The Federal Trade Commission (FTC) wants to call Jeff Bezos and Andy Jassy, respectively executive chairman and chief executive of Amazon. The American firm cries foul, even going so far as to mention harassment.
The Federal Trade Commission (FTC), the American policeman of competition, continues to shake the Gafam. After Meta, which will not escape an antitrust lawsuit, it is Amazon’s turn to be annoyed by the offensive tone of the organization, led by Lina Khan, a jurist renowned for her anti-Gafam positions. Indeed, the champion of online commerce and the cloud does not appreciate seeing its executive chairman, Jeff Bezos, and its managing director, Andy Jassy, in the crosshairs of the FTC.
The American firm even goes so far as to accuse the competition authority of harassing its two leaders because of its repeated requests to have them testify as part of the investigation carried out by the FTC into the group’s practices related to its service. Premium and other activities. In a document filed on August 5, Amazon indicates that a request for information had been sent by the commission in the spring of 2021, followed in June 2022 by requests concerning subscription programs such as Amazon Music, Kindle Unlimited or Audible. .
For the American giant, this is too much, Amazon believing that these requests from the FTC are “excessively broad and restrictive”. In this context, class attorneys said the commission’s willingness to have Jeff Bezos and Andy Jassy testify “on an unlimited list of matters about which they have no unique knowledge is extremely unreasonable, unduly burdensome, and calculated to serve no purpose other than to harass Amazon’s top executives and disrupt its business operations”. The Seattle octopus also said it cooperated for more than a year with FTC staff and produced approximately 37,000 pages of documents to provide information regarding the sign-up and termination process for its Prime service.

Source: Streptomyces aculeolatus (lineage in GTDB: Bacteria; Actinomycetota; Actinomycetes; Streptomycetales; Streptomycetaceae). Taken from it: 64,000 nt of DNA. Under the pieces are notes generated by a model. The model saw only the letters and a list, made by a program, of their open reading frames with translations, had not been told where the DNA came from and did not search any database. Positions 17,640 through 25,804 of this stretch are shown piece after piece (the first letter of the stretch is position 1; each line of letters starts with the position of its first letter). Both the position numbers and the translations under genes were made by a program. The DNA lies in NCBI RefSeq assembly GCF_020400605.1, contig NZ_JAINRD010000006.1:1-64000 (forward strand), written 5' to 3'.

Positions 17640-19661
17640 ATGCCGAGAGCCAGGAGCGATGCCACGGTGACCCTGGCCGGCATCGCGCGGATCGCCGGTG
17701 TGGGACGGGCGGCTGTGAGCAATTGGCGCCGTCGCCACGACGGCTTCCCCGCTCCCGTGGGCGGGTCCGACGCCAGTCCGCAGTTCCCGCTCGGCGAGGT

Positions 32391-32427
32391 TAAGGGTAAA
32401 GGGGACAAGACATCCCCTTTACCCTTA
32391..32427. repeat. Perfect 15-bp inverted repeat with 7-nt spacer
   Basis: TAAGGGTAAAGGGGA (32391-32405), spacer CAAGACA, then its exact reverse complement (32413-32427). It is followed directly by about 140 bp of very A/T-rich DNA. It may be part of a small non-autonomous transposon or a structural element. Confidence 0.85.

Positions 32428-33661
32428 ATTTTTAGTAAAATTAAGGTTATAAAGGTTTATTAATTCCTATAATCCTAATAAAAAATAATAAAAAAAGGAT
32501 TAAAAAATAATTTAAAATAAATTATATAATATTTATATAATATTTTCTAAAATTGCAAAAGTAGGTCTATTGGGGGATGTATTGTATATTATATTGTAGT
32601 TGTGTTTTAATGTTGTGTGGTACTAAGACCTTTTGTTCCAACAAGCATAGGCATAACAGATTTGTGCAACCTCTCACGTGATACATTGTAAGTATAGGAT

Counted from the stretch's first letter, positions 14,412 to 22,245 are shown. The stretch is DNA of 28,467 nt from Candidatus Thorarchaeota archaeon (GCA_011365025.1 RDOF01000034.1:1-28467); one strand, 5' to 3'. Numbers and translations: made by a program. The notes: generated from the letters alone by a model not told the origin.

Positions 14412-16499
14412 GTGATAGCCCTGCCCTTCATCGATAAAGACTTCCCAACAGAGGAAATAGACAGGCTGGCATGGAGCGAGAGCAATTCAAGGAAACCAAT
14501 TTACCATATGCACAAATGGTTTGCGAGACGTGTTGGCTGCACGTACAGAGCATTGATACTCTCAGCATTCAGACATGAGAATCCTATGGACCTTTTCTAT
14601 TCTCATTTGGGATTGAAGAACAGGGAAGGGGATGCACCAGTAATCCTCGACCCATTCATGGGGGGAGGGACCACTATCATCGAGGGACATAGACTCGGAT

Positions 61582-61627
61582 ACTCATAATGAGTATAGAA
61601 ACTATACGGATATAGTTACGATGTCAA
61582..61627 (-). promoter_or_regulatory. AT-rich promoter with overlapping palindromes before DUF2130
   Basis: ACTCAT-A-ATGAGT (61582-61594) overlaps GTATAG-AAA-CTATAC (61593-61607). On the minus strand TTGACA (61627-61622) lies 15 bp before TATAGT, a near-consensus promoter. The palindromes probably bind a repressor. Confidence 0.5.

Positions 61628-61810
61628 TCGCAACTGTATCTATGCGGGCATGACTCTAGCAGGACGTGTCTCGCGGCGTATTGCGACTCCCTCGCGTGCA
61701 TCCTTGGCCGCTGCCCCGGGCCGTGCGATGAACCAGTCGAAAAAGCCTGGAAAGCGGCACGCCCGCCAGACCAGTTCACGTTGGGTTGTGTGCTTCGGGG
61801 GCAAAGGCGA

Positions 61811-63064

Amazon asks for more time to respond to the FTC
This is clearly not enough for the competition authority, which sent requests for individual investigations, similar to subpoenas, to the homes of around 20 current and former Amazon employees. The American firm sees this as a relentlessness against it, insofar as it considers that the FTC’s requests concern subjects that are far too vast, for which no testimony will be sufficiently complete and precise. In addition, Amazon believes that the deadlines for responding to requests from the commission are too short. The American group is thus asking the FTC to extend the deadline for providing information to September 15, instead of August 5.
Despite its protests, Amazon is unlikely to see the competition policeman’s requests for information dropped. But the American giant is playing for time to better prepare its defense, while an antitrust lawsuit could be imposed on it for its business practices related to Prime. Amazon’s premium service has already found itself in the sights of the European Commission, which in early July forced the group to facilitate the termination of its Prime subscription. The latter, which has more than 200 million subscribers worldwide, saw its prices rise sharply a few weeks later in Europe, after suffering the same fate in the United States at the start of the year. A way for Amazon to mitigate the effects of inflation and to inflate its margins before possible legal proceedings which could slow down its development across the Atlantic.